On January 19, 2011, the SEC staff submitted to Congress its study, as required by the Dodd-Frank Act, evaluating the SEC’s need for enhanced examination and enforcement resources for its oversight of investment advisers. Based on the data presented in the study, the staff concluded that the SEC is unlikely to have sufficient capacity to conduct effective examinations of registered investment advisers under the current framework. The study presents three options to address these capacity challenges and recommends that Congress consider implementing one or more of them.
The study recommends imposing user fees on registered investment advisers to fund their examinations and notes that the SEC could be permitted to set user fees at a level designed to achieve acceptable examination frequency. User fees could provide enough resources to allow the staff to perform earlier examinations of newly-registered investment advisers and more frequent examinations on existing advisers, which the staff believes could provide a greater deterrence from wrongdoing. This option would also allow the responsibility for registered investment adviser examinations to remain solely within the purview of the SEC, which would avoid certain costs and inefficiencies expected if coordination with one or more self-regulatory organizations (“SROs”) were necessary in order to perform examinations.
Another option is for Congress to authorize one or more SROs to examine all registered investment advisers, subject to SEC oversight. SROs would be funded by membership fees, and earlier and more frequent examinations could be a benefit of this option as well. However, because the SEC would be required to oversee the operations of any SRO, it would still be required to use considerable resources. The study indicates that because of the diversity in size and complexity of registered investment advisers, authorizing multiple SROs which would each focus on a specific industry group could be advantageous.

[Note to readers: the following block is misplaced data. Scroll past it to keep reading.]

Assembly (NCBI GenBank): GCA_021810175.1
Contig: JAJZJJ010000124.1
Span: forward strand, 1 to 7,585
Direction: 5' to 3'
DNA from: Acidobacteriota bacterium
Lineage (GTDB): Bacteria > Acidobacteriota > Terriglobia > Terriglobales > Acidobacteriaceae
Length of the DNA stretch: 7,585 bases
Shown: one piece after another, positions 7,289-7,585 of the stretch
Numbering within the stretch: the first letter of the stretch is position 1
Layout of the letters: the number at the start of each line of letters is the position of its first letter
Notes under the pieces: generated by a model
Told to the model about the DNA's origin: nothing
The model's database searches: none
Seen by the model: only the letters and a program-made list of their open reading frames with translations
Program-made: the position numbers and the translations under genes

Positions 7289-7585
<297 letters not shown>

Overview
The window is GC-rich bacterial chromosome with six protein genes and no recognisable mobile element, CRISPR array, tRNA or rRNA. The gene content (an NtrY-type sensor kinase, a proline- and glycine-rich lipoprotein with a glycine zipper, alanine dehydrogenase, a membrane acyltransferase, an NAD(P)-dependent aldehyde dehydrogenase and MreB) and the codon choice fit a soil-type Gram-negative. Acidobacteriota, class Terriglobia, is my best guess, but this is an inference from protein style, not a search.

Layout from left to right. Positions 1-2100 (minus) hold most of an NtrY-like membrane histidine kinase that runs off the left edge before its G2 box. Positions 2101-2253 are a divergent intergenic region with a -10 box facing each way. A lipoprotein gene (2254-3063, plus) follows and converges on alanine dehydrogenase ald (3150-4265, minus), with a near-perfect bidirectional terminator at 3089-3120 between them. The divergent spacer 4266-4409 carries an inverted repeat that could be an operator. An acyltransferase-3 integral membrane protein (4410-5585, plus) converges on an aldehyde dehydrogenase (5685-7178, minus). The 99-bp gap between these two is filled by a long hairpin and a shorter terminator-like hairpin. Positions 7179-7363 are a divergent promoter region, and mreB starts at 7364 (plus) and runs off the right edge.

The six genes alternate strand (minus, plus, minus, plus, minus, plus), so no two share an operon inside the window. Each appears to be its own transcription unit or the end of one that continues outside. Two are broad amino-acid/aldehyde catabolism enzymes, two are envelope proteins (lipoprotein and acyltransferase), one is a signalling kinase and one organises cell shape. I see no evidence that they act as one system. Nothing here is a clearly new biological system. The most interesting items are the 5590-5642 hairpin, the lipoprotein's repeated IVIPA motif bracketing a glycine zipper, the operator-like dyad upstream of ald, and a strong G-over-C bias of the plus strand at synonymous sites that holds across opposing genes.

The study also recommends that Congress consider amending the Exchange Act in order to permit FINRA to examine all of its members who are also registered investment advisers for compliance with the Advisers Act. This approach could provide for more cost-efficient oversight of dual registrants.
One SEC commissioner issued a separate statement regarding the staff study to express the view that the study’s presentation of the three options was not balanced and the recommendation to Congress was not sufficiently precise. The statement also emphasized that, in implementing the SRO recommendation, it does not have to be a single SRO and it does not need to be FINRA.